In graph regions, MLIR operations naturally represent nodes, while each MLIR value represents a multi-edge connecting a single source node and multiple destination nodes. All values defined in the region as results of operations are in scope within the region and can be accessed by any other operation in the region. In graph regions, the order of operations within a block and the order of blocks in a region is not semantically meaningful and non-terminator operations may be freely reordered, for instance, by canonicalization. Other kinds of graphs, such as graphs with multiple source nodes and multiple destination nodes, can also be represented by representing graph edges as MLIR operations.

Note that cycles can occur within a single block in a graph region, or between basic blocks.

"test.graph_region"() ({ // A Graph region
  %1 = "op1"(%1, %3) : (i32, i32) -> (i32)  // OK: %1, %3 allowed here
  %2 = "test.ssacfg_region"() ({
	 %5 = "op2"(%1, %2, %3, %4) : (i32, i32, i32, i32) -> (i32) // OK: %1, %2, %3, %4 all defined in the containing region
  }) : () -> (i32)
  %3 = "op2"(%1, %4) : (i32, i32) -> (i32)  // OK: %4 allowed here
  %4 = "op3"(%1) : (i32) -> (i32)
}) : () -> ()

Arguments and Results 

The arguments of the first block of a region are treated as arguments of the region. The source of these arguments is defined by the semantics of the parent operation. They may correspond to some of the values the operation itself uses.

Regions produce a (possibly empty) list of values. The operation semantics defines the relation between the region results and the operation results.

Type System 

Each value in MLIR has a type defined by the type system below. There are a number of primitive types (like integers) and also aggregate types for tensors and memory buffers. MLIR standard types do not include structures, arrays, or dictionaries.

MLIR has an open type system (i.e. there is no fixed list of types), and types may have application-specific semantics. For example, MLIR supports a set of dialect types .

type ::= type-alias | dialect-type | standard-type

type-list-no-parens ::=  type (`,` type)*
type-list-parens ::= `(` `)`
                   | `(` type-list-no-parens `)`

// This is a common way to refer to a value with a specified type.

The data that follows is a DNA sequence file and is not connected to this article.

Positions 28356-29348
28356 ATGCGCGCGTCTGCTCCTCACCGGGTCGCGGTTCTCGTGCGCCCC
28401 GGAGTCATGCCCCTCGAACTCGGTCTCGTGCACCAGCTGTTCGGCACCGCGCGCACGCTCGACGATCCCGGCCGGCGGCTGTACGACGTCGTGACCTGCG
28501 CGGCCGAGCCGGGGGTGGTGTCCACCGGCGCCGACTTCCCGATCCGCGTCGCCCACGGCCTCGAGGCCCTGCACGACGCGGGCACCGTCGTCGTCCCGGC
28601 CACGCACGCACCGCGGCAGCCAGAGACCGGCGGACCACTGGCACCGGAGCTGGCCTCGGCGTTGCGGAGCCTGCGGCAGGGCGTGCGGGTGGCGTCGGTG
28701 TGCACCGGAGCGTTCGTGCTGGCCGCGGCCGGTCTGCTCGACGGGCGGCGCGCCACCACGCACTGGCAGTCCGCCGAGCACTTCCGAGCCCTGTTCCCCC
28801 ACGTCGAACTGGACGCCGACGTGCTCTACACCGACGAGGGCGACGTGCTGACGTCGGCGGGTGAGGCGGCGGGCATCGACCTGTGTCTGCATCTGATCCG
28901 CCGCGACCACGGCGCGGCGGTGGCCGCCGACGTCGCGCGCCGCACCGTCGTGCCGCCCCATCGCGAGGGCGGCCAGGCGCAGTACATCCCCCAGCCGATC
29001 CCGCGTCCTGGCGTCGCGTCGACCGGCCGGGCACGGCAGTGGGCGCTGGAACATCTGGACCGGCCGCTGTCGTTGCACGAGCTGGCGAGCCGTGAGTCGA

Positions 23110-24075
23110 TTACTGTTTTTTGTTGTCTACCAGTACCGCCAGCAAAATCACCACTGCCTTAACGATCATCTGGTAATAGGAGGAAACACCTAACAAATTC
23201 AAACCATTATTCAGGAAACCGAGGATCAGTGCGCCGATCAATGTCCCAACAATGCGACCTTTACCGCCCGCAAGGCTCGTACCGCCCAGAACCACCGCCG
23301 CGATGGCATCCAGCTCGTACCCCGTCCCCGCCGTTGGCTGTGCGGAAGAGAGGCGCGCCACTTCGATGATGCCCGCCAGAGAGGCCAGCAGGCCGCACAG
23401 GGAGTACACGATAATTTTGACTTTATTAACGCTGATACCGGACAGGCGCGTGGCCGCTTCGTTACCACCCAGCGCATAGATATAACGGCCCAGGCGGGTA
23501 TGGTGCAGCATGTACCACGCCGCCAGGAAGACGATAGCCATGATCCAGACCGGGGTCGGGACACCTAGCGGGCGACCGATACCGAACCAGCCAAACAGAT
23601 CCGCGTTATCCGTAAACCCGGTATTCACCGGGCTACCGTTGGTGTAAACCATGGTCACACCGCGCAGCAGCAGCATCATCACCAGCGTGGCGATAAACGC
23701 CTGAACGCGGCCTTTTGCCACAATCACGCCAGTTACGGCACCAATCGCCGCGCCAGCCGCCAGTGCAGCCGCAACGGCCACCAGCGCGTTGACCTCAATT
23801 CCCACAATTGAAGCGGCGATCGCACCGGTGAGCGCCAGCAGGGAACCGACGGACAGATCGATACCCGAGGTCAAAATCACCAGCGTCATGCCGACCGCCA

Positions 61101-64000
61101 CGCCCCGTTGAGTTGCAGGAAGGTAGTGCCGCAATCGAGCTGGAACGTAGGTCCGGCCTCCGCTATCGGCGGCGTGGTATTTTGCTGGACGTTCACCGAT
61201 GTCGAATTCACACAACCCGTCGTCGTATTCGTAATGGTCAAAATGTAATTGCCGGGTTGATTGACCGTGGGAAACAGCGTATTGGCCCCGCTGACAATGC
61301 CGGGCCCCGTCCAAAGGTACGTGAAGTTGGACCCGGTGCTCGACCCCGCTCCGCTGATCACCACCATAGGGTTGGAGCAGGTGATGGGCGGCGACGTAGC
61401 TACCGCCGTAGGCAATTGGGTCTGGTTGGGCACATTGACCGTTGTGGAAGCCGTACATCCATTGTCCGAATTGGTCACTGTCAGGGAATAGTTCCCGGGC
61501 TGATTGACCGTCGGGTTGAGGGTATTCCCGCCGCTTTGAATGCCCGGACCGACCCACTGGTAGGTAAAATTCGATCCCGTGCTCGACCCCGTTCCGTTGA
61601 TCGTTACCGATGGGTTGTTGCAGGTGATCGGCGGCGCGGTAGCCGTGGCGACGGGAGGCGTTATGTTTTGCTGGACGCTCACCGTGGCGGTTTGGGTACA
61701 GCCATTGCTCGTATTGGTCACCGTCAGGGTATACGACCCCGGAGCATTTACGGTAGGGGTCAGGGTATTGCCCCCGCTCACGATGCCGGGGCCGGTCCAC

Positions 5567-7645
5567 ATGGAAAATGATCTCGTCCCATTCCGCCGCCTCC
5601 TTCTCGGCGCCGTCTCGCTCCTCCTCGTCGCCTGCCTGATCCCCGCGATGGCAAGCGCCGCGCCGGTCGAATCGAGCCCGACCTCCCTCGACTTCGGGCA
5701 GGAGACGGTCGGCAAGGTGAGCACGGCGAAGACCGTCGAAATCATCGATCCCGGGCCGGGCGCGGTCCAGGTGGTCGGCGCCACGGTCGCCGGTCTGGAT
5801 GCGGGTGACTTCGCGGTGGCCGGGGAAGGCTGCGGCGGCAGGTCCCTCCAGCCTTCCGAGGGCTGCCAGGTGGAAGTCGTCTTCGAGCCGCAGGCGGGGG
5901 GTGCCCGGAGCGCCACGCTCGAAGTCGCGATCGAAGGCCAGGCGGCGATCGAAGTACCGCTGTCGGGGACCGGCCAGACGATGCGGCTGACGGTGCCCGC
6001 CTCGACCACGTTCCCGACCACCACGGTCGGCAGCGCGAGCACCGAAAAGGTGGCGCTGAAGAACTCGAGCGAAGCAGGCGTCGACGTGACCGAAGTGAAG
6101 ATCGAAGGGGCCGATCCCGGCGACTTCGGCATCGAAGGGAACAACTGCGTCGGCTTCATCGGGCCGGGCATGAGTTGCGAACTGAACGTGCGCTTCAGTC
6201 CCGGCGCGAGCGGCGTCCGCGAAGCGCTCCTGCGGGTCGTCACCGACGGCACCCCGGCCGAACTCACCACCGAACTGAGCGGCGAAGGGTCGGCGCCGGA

ssa-use-and-type ::= ssa-use `:` type

// Non-empty list of names and types.
ssa-use-and-type-list ::= ssa-use-and-type (`,` ssa-use-and-type)*

Type Aliases 

type-alias-def ::= '!' alias-name '=' 'type' type
type-alias ::= '!' alias-name

MLIR supports defining named aliases for types. A type alias is an identifier that can be used in the place of the type that it defines. These aliases must be defined before their uses. Alias names may not contain a ‘.', since those names are reserved for dialect types .

Example:

!avx_m128 = type vector<4 x f32>

// Using the original type.
"foo"(%x) : vector<4 x f32> -> ()

// Using the type alias.
"foo"(%x) : !avx_m128 -> ()

Dialect Types 

Similarly to operations, dialects may define custom extensions to the type system.

dialect-namespace ::= bare-id

opaque-dialect-item ::= dialect-namespace '<' string-literal '>'

pretty-dialect-item ::= dialect-namespace '.' pretty-dialect-item-lead-ident
                                              pretty-dialect-item-body?

pretty-dialect-item-lead-ident ::= '[A-Za-z][A-Za-z0-9._]*'
pretty-dialect-item-body ::= '<' pretty-dialect-item-contents+ '>'
pretty-dialect-item-contents ::= pretty-dialect-item-body
                              | '(' pretty-dialect-item-contents+ ')'
                              | '[' pretty-dialect-item-contents+ ']'
                              | '{' pretty-dialect-item-contents+ '}'
                              | '[^[<({>\])}\0]+'

dialect-type ::= '!' opaque-dialect-item
dialect-type ::= '!' pretty-dialect-item

Dialect types can be specified in a verbose form, e.g. like this:

// LLVM type that wraps around llvm IR types.
!llvm<"i32*">

// Tensor flow string type.
!tf.string

// Complex type
!foo<"something<abcd>">

// Even more complex type
!foo<"something<a%%123^^^>>>">

Dialect types that are simple enough can use the pretty format, which is a lighter weight syntax that is equivalent to the above forms:

// Tensor flow string type.
!tf.string

// Complex type
!foo.something<abcd>

Sufficiently complex dialect types are required to use the verbose form for generality. For example, the more complex type shown above wouldn’t be valid in the lighter syntax: !foo.something<a%%123^^^>>> because it contains characters that are not allowed in the lighter syntax, as well as unbalanced <> characters.